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Request your personal information - Data Protection Act

If you wish to obtain information under the Data Protection Act 1998, please send your request by email to: 

NHS Mansfield and Ashfield Clinical Commissioning Group -  

NHS Newark and Sherwood Clinical Commissioning Group -  

Or by post to:

Data Protection Act Requests

NHS Mansfield and Ashfield Clinical Commissioning Group

NHS Newark and Sherwood Clinical Commissioning Group
Birch House
Ransom Wood Business Park
Southwell Road West


Can I access my personal information?

You have the right to get a copy of the information that is held about you.  This is known as a subject access request.

This right of subject access means that you can make a request under the Data Protection Act to any organisation processing your personal data.  The Act calls these organisations ‘data controllers’.

You can ask us to supply you with copies of both paper and computer records and related information.

We may charge a fee of up to £10.

The following table shows the maximum fees for printing costs:

Number of pages of information supplied

Maximum fee





































However, it is important to remember that not all personal information is covered and there are ‘exemptions’ within the Act which may allow us to refuse to comply with your subject access request in certain circumstances.


Can I access personal information about my child?

Information about children may be released to a person with parental responsibility. However, the best interests of the child will always be considered.

Even if a child is very young, data about them is still their personal data and does not belong to anyone else.  It is the child who has a right of access to the information held about them.

Before responding to a request for information held about a child, we will consider whether the child is mature enough to understand their rights.  If we are confident that the child can understand their rights, then we will respond to the child rather than the parent.  What matters is that the child is able to understand (in broad terms) what it means to make a subject access request and how to interpret the information they receive as a result of doing so.


Can I access personal information on someone else’s behalf?

The Data Protection Act does not stop you making a request on someone else’s behalf.  This is often necessary for a solicitor acting on behalf of a client, or it could simply be that an individual wants someone else to act for them.

In these cases, we will need to satisfy ourselves that the third party making the request has the individual’s permission to act on their behalf.  It is the third party’s responsibility to provide this evidence, which could be a written authority to make the request, or a power of attorney.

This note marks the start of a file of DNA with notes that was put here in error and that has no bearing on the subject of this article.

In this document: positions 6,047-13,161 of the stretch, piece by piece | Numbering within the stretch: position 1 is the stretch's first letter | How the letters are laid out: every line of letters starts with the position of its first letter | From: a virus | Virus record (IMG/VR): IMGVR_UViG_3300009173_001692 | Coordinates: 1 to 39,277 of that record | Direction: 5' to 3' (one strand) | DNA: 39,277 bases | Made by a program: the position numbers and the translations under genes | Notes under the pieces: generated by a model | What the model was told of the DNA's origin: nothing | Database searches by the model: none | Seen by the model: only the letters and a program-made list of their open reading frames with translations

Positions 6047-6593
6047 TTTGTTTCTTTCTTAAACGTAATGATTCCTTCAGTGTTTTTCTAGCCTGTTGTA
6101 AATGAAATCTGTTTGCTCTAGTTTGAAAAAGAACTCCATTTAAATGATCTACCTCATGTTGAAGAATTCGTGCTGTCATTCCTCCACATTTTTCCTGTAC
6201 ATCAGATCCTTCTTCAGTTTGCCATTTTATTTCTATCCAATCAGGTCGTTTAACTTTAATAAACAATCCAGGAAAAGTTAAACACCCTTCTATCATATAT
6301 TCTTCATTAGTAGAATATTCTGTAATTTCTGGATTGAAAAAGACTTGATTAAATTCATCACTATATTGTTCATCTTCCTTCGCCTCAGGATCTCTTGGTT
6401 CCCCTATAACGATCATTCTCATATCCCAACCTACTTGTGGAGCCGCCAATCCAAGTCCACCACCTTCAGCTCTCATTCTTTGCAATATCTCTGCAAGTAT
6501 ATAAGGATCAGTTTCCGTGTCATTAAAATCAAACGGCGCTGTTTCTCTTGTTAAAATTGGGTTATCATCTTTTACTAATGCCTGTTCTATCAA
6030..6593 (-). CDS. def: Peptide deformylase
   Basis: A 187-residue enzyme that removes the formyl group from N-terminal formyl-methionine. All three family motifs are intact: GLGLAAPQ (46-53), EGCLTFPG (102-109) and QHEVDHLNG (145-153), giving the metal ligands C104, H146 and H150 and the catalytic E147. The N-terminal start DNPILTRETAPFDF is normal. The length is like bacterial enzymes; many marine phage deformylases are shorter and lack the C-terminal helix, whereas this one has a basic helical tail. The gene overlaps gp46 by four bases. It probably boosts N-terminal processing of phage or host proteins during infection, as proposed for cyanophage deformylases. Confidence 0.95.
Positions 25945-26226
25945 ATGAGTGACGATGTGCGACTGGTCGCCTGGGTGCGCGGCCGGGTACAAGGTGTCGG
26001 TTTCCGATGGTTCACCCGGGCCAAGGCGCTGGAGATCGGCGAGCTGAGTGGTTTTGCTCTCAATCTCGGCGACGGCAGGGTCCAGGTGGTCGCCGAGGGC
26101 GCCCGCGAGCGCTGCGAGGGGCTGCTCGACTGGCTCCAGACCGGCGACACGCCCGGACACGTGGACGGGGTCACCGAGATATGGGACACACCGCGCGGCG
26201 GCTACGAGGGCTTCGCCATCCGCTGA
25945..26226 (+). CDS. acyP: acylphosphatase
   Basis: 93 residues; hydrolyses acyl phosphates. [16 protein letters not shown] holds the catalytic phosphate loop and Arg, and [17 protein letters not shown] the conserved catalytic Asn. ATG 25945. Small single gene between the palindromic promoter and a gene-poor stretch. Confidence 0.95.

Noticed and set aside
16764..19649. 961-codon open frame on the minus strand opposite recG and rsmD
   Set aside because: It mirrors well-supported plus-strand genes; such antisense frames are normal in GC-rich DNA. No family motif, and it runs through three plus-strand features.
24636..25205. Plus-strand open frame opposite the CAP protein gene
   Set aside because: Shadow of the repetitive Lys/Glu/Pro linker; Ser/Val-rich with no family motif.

If a person does not have the mental capacity to manage their own affairs and you are their attorney, for example you have a Lasting Power of Attorney with authority to manage their property and affairs; you will have the right to access information about the person you represent to help you carry out your role. The same applies to a person appointed to make decisions about such matters:

  • In England and Wales, by the Court of Protection;
  • In Scotland, by the Sheriff Court; and
  • In Northern Ireland, by the High Court (Office of Care and Protection).

Accessing and sharing information: Acting on behalf of a person with dementia


Can I access information about the deceased under the Data Protection Act?

The Act only applies to personal information about a living individual.  You may access information about deceased individuals through other legislation, such as the Access to Health Records Act.

Can I access the medical records (health records) of someone who has died?


How do I make a request?

To make a subject access request, follow these steps:

  • Plan ahead

It will save you time if you do the following before writing your request:

  • Make sure you know all the information you need.  We are entitled to charge a fee for every request, so you may have to pay another fee to get information you have not included in your original request.
  • Write to us

When requesting your personal information you should include the following information:

  • your full name, address and contact telephone number;
  • any information used by the organisation to identify or distinguish you from others of the same name (account numbers, unique ID's etc);
  • details of the specific information you require and any relevant dates, for example:
    - your personnel file;
    - emails between ‘A’ and ‘B’ (between 1/6/11 and 1/9/11);
    - CCTV camera situated at (‘E’ location) on 23/5/12 between 11am and 5pm.

It may also be helpful to include:

  • a reference to the 40-day deadline that applies when dealing with requests to provide personal information;
  • a reference to the Data Protection Act 1998 and subject access requests; and
  • reference to the assistance that the Information Commissioner’s Office can provide.